On our drive from Railmagra to Udaipur, we saw a camel in the middle of the road! As our car approached it began to run, and we were literally chasing a camel in a car for 10 seconds. Then we saw a herd of camels on the side of the road. It felt like we were in a jungle safari and we could not stop laughing for the rest of the drive because of how odd the experience was. Only in India!
|Having dinner at the Celebration Mall in Udaipur.|
We set out Friday night from Udaipur after a light meal savouring the local pizza (which you should always double check is not spicy!) We were heading for Jaipur (about 9-10 hours drive) from Udaipur on the (drum roll please) infamous sleeper buses. Not knowing what to expect, we were a little apprehensive, and rightfully so. We got on and immediately knew it was going to be a long night. The bus was packed and hot. Sleeper buses are a popular way to travel in India and consist of double decker 'sleepers' or little closed cubicles where you can sleep lying down in either a single or double. Using the pillows provided is not recommended. The 6 of us had booked 3 sleepers, but one of our sleepers was double booked so sadly myself and Vikas had no place to go. We decided to let the couple who were already fast asleep in our sleeper stay so I ended up bunking with Vita and Ana on a bottom sleeper while poor Vikas sat on the one seat in the back enduring falling luggage and a constant stream of people getting on, who were, not to our surprise, also double booked. I was amazed at the family of 4 who shared one sleeper with their young children. The ride was so bumpy, it wasn't rare to bump your head even while lying flat in the sleeper. Gravol, movies on our laptops, and an iPod were our survival kit for the rough night. Also, there is no toilet on the bus, so be sure to jump out at stops.
|Ana on the sleeper bus!|
We finally arrived in Jaipur to the smell of urine, lots of dust and tuk tuk drivers swarming us asking if we wanted a ride to the hotel. We all piled into a tuk tuk, two of us in the trunk, and arrived into our hotel for a much needed morning nap and the first hot shower of the trip. Spent the day purchasing our return train tickets (quite the adventure in India!), visiting a beautiful temple, fort, palace, and finally shopping till 9:30pm.
Sunday morning, we set out at 6am for the Taj Mahal which was another 5 hours from Jaipur. We had hired a driver for the weekend through the hotel, which was a great way to travel all weekend, not to mention very affordable. After a breakfast of omelettes, we arrived in Agra. It was wildly hot, but packed nonetheless at the entrance to the Taj. We could barely believe we were about to see the Taj Mahal! As we walked through the main entrance, the top of the Taj came into view and we immediately pulled out our phones and cameras to capture the amazing moment. If you're heading to the Taj, we strongly recommend you get a guide. Our guide was able to steer us clear of pick pocketers, crazy crowds, and take us through giving us a basic history. We learned the Taj is an ode to one king's wife who died in childbirth with her 14th child. It took 22 years and 22,000 labourers to build, and it truly is just as beautiful as what you see in photos. We were all amazed with the beauty of the white marble in the bright sun. No filter needed!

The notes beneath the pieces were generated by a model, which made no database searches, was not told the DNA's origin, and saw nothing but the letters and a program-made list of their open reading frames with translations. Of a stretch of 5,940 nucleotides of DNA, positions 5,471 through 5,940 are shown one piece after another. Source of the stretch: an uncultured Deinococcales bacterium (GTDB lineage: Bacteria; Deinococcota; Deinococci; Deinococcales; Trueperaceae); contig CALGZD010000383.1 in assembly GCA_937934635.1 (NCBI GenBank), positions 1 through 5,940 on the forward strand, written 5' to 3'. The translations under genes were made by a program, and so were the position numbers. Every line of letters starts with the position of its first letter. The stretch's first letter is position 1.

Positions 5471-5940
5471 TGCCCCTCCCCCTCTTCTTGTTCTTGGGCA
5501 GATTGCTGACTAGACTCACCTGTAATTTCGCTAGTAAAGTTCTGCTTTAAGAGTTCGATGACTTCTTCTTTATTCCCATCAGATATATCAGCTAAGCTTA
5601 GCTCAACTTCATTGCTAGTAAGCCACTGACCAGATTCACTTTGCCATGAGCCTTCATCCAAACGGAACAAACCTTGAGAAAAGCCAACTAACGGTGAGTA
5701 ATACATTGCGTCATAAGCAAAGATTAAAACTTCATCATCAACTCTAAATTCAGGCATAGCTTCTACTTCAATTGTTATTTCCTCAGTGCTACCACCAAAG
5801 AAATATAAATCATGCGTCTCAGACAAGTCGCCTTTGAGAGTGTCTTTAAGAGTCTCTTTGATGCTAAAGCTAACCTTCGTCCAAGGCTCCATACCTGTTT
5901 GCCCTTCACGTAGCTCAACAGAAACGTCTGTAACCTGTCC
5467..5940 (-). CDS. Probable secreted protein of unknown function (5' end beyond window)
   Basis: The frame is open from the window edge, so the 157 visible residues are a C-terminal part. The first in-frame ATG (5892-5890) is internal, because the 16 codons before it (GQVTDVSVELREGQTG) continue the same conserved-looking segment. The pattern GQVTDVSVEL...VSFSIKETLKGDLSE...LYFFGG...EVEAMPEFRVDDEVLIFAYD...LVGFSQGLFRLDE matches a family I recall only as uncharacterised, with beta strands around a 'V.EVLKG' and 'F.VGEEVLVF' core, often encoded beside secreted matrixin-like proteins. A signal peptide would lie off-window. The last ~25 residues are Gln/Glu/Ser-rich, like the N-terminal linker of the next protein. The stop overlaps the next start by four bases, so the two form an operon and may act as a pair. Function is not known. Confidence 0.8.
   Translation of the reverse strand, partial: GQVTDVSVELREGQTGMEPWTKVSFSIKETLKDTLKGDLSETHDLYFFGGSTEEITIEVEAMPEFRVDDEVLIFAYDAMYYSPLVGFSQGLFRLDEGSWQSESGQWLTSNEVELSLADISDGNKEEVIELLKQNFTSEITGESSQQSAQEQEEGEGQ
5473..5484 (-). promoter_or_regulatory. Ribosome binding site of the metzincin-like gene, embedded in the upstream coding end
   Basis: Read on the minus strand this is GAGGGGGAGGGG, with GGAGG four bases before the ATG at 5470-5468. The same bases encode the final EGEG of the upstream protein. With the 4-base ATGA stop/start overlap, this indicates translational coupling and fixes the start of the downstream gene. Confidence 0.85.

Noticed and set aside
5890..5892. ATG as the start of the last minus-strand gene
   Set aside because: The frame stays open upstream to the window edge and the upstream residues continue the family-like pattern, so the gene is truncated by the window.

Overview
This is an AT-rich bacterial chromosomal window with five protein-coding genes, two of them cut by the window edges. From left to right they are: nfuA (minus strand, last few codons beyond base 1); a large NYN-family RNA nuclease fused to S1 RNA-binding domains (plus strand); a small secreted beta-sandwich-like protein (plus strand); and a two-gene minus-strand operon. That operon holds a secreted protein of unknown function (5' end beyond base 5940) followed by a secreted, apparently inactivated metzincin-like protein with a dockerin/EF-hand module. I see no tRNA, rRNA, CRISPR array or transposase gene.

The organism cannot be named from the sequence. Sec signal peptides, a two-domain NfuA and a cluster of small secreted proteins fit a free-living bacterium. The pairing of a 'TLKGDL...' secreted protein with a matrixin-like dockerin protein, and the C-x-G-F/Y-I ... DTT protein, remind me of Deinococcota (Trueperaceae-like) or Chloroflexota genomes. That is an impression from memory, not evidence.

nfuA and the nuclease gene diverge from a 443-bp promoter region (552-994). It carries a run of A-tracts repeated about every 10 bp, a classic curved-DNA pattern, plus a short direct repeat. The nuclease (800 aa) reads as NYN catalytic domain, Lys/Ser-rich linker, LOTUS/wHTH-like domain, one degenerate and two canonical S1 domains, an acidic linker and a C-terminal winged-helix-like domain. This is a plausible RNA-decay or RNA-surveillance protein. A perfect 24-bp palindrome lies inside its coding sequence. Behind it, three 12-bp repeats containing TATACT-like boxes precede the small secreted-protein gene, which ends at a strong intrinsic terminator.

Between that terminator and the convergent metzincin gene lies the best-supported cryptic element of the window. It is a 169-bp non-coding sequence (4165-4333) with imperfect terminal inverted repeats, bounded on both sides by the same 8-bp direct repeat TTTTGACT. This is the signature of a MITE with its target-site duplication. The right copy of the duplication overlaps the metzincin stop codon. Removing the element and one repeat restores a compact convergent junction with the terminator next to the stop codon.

We spent the evening traveling back in the AC of the car to Jaipur and explored Fatehpur Sikri on the way. Needing to be back at the construction site Monday morning, we vouched for taking an overnight train back to Udaipur. Not even the sleeper bus could have prepared us for the sleepers on the train. Unfortunately, we had booked our train tickets too late, so any AC cars were already booked and we were relegated to the sleeper class. Due to the large population, first class train tickets need to be booked months in advance. The sleeper class train consists of 3 bunks one above the other on two sides of train. Open air, lots of people, and loud blares from the train may keep you up but otherwise it was both terrifying and exciting to ride with the locals.
We arrived Monday tired but impressed that we survived the ride and ready for the day ahead.
DWC Volunteer Participant
Railmagra, India: May 2014